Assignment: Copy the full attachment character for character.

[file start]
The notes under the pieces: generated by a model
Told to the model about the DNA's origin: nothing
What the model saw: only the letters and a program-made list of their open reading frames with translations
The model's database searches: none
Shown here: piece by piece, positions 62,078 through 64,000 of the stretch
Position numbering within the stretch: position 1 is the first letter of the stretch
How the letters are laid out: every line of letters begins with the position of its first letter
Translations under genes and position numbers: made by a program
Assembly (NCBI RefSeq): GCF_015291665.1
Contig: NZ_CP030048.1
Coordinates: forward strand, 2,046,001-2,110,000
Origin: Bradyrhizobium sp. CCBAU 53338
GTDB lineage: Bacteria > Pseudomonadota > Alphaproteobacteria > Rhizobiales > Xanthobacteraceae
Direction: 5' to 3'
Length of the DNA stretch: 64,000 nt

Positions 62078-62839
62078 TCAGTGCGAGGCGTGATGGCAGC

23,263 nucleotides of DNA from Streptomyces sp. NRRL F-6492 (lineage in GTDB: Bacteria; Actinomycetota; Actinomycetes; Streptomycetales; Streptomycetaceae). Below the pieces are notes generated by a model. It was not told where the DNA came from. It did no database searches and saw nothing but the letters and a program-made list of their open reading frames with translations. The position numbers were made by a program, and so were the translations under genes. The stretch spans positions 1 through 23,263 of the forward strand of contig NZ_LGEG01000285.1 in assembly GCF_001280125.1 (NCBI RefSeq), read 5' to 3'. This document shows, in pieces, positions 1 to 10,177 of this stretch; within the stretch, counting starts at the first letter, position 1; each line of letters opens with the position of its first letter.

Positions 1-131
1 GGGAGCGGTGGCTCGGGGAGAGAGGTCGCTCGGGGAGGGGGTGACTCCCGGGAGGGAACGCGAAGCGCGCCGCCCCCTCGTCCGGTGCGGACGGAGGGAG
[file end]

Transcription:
The notes under the pieces: generated by a model
Told to the model about the DNA's origin: nothing
What the model saw: only the letters and a program-made list of their open reading frames with translations
The model's database searches: none
Shown here: piece by piece, positions 62,078 through 64,000 of the stretch
Position numbering within the stretch: position 1 is the first letter of the stretch
How the letters are laid out: every line of letters begins with the position of its first letter
Translations under genes and position numbers: made by a program
Assembly (NCBI RefSeq): GCF_015291665.1
Contig: NZ_CP030048.1
Coordinates: forward strand, 2,046,001-2,110,000
Origin: Bradyrhizobium sp. CCBAU 53338
GTDB lineage: Bacteria > Pseudomonadota > Alphaproteobacteria > Rhizobiales > Xanthobacteraceae
Direction: 5' to 3'
Length of the DNA stretch: 64,000 nt

Positions 62078-62839
62078 TCAGTGCGAGGCGTGATGGCAGC

23,263 nucleotides of DNA from Streptomyces sp. NRRL F-6492 (lineage in GTDB: Bacteria; Actinomycetota; Actinomycetes; Streptomycetales; Streptomycetaceae). Below the pieces are notes generated by a model. It was not told where the DNA came from. It did no database searches and saw nothing but the letters and a program-made list of their open reading frames with translations. The position numbers were made by a program, and so were the translations under genes. The stretch spans positions 1 through 23,263 of the forward strand of contig NZ_LGEG01000285.1 in assembly GCF_001280125.1 (NCBI RefSeq), read 5' to 3'. This document shows, in pieces, positions 1 to 10,177 of this stretch; within the stretch, counting starts at the first letter, position 1; each line of letters opens with the position of its first letter.

Positions 1-131
1 GGGAGCGGTGGCTCGGGGAGAGAGGTCGCTCGGGGAGGGGGTGACTCCCGGGAGGGAACGCGAAGCGCGCCGCCCCCTCGTCCGGTGCGGACGGAGGGAG